A dozen migrants were lightly hurt on the island of Lesbos when members of the Patriotic Movement attacked them with bottles and lighting flares, shouting slogans like "Burn them alive."

Since an agreement signed in March 2016 between the European Union and Turkey, those arriving on islands such as Lesbos and Samos have been obliged to stay there until their applications are processed.
Since an agreement signed in March 2016 between the European Union and Turkey, those arriving on islands such as Lesbos and Samos have been obliged to stay there until their applications are processed. (AFP)

A far-right group launched a violent attack overnight on migrants staging a sit-in protest on the Greek island of Lesbos, injuring around a dozen people, police said on Monday.

The violence erupted late on Sunday after members of the radical Patriotic Movement gathered on the central square of the island's main city Mytilene, where some 200 Afghan asylum-seekers launched a sit-in protest last week against their miserable living conditions.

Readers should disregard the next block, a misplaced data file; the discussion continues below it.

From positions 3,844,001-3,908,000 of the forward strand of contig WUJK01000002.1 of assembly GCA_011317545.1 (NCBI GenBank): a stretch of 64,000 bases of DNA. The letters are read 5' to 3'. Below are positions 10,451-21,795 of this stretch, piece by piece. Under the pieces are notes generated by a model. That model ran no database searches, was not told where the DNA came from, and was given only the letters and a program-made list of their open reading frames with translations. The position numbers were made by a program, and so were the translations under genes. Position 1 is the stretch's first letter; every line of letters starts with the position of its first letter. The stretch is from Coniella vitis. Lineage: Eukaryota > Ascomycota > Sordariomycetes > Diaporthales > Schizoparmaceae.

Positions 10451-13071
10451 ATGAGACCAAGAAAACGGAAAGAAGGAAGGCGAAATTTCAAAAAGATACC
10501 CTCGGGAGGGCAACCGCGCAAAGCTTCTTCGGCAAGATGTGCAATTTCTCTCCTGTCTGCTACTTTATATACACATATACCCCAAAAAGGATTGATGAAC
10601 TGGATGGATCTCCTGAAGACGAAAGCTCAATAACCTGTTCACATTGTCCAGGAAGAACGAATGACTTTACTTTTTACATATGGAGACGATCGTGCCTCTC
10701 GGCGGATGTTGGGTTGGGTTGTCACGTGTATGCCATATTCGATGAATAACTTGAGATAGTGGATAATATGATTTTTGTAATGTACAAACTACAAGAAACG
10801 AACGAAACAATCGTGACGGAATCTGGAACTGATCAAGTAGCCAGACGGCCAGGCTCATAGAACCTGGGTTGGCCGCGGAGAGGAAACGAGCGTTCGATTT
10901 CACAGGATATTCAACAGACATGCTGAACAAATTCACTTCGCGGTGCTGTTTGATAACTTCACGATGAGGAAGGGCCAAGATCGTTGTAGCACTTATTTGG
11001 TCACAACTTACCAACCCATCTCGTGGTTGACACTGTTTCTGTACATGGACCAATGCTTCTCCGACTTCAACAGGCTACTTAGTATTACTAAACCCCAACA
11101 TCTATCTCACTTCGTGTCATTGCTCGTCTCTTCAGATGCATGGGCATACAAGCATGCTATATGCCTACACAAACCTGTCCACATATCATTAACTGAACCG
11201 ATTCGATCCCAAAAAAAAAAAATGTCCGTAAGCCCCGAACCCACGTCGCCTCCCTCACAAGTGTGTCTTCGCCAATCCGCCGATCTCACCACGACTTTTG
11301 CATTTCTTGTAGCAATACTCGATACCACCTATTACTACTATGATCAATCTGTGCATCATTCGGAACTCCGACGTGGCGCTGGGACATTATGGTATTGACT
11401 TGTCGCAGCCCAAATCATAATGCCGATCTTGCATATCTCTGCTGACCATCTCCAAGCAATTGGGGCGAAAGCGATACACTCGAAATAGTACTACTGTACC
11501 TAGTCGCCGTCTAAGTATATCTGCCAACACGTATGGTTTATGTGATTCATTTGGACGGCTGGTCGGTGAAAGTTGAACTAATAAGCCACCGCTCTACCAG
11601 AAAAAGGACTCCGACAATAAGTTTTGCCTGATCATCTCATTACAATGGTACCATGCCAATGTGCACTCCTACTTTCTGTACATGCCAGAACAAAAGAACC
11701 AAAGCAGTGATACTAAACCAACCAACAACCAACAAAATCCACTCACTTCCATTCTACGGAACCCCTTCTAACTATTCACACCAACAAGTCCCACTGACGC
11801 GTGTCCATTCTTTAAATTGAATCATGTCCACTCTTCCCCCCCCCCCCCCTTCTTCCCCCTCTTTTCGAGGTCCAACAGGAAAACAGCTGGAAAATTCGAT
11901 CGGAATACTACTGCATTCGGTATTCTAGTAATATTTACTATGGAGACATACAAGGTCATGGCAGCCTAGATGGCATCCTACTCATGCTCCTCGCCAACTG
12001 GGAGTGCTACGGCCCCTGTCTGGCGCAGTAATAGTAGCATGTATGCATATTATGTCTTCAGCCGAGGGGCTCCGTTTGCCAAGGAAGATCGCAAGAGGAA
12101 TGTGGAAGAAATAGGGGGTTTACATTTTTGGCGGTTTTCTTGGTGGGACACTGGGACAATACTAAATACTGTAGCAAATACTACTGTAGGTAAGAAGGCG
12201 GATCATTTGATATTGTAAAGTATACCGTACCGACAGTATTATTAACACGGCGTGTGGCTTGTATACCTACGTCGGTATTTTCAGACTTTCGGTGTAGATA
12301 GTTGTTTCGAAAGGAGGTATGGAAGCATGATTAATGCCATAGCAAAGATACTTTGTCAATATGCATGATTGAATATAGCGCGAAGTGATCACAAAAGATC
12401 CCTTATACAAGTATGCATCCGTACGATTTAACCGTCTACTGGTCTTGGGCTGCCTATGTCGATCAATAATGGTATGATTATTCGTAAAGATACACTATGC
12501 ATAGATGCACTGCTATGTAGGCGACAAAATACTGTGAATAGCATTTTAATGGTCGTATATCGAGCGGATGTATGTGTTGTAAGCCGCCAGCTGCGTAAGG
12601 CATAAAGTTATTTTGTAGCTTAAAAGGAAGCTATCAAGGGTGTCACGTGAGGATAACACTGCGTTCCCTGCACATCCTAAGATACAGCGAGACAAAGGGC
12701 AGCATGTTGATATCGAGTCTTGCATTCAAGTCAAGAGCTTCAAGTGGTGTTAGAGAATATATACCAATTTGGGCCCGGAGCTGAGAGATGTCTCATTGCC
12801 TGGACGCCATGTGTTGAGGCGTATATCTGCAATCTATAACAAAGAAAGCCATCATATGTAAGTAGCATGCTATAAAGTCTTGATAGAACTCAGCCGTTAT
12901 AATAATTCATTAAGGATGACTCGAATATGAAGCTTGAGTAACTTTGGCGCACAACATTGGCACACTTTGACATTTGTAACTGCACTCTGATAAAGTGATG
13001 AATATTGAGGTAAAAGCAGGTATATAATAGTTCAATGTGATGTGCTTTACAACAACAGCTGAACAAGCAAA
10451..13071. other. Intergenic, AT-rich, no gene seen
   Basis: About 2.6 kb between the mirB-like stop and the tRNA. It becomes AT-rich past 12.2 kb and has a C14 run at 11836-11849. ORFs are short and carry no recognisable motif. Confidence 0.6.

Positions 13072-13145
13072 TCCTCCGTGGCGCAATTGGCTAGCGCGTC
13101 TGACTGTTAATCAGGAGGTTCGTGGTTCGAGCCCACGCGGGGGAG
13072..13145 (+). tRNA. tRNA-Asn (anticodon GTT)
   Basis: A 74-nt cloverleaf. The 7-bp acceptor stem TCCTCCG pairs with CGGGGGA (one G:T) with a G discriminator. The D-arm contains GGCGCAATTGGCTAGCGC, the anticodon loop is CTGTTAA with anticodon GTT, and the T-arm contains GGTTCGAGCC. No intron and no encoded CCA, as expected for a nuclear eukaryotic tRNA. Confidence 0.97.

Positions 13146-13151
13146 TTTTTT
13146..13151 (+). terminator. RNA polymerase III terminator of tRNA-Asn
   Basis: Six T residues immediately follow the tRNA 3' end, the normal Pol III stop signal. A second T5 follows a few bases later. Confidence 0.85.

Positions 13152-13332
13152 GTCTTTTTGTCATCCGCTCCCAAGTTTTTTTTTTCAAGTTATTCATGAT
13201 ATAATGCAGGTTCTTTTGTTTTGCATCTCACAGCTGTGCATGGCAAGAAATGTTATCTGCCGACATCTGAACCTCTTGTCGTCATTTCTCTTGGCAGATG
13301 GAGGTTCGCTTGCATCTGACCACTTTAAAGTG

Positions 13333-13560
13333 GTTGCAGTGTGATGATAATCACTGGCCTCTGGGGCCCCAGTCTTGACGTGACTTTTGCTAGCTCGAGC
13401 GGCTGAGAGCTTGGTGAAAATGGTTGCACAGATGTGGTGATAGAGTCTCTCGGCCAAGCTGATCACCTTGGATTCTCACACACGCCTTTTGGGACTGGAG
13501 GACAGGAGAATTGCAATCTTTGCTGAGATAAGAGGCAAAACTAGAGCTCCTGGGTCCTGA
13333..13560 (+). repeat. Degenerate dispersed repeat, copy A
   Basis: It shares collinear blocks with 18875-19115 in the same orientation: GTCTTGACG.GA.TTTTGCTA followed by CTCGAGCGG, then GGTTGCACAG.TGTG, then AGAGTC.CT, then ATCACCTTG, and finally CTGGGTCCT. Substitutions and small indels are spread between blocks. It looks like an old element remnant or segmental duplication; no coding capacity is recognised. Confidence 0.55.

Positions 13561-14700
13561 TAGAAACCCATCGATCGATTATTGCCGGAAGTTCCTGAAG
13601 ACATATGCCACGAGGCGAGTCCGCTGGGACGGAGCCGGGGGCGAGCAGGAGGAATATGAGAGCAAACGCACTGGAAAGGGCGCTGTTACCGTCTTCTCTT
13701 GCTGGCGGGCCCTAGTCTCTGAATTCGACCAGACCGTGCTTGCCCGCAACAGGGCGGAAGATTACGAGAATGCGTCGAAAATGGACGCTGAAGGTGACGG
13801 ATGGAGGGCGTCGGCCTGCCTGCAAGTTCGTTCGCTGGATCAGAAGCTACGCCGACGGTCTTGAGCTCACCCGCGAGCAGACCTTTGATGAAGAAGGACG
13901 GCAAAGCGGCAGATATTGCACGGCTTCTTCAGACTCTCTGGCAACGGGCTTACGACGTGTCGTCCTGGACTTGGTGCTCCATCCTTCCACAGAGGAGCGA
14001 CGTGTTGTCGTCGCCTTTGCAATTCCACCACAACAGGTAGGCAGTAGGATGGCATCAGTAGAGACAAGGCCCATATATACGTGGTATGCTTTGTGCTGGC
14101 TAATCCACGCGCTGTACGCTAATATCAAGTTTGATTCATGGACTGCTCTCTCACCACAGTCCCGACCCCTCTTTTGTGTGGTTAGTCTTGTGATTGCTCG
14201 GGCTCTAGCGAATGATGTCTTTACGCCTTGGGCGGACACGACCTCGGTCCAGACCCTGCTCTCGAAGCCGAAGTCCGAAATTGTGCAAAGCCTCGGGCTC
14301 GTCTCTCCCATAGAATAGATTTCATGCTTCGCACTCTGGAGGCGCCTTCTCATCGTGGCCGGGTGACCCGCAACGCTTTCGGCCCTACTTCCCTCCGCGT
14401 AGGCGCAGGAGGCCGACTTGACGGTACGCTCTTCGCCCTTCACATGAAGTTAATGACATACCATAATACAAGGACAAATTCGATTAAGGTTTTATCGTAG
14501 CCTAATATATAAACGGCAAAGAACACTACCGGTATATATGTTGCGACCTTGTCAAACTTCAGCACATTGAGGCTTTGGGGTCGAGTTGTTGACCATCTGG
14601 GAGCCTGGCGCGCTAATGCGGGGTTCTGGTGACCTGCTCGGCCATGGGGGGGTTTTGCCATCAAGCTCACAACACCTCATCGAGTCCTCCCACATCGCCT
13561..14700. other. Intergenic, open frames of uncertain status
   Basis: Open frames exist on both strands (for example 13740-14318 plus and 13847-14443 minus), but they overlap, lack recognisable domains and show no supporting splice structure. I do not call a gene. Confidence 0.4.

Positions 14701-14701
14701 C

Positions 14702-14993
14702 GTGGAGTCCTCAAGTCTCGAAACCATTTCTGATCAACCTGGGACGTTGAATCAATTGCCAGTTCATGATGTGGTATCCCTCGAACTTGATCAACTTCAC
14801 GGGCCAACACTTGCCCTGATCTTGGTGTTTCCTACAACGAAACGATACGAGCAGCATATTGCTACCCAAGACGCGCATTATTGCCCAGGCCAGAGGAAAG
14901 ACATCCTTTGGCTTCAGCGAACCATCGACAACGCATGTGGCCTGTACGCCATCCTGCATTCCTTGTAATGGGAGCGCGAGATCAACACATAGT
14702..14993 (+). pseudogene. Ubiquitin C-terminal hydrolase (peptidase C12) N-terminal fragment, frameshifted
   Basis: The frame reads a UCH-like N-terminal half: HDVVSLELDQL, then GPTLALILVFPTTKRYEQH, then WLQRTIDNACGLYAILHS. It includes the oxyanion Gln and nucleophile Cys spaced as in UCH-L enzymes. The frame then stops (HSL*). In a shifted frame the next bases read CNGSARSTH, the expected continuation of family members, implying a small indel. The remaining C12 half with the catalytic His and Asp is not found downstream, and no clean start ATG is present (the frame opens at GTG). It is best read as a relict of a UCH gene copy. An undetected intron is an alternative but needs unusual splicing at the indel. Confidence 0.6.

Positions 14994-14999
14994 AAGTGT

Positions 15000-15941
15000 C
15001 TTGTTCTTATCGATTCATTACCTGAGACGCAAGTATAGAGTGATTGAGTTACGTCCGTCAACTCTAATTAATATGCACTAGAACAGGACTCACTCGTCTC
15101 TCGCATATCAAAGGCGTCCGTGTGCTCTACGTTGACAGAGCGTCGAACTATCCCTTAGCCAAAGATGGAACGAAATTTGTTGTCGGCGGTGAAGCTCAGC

Despite police presence, the situation soon escalated as the extremists started throwing bottles and lighting flares, shouting slogans like "Burn them alive" and "Throw them in the sea."

Tensions spiralled further when left-wing activists arrived in support of the migrants and started fighting with the far-right supporters.

The clashes raged all night until security forces used tear gas to disperse the crowd and evacuate the square, forcing the Afghans to return to the island's overcrowded migrant camps.

A dozen migrants were lightly hurt and had to be taken to hospital, police said.

Over 6,500 migrants are currently stranded on Lesbos, far exceeding the 3,000 spots available in the camps.

More than one million people, mainly fleeing war in Syria, crossed to Greece from Turkey in 2015 after the onset of the bloc's worst migration crisis since World War II.

The influx has been sharply cut since the European Union signed a controversial deal with Turkey in 2016 to send back migrants.

However, more than 13,000 migrants are still languishing in camps on five Greek islands until their asylum claims can be processed. This has fuelled despair and sparked protests and outbreaks of violence.

Greece, a country of 11 million people, recorded 58,661 applications last year, making it the member state with the highest number of asylum seekers per capita, according to official data.

Source: AFP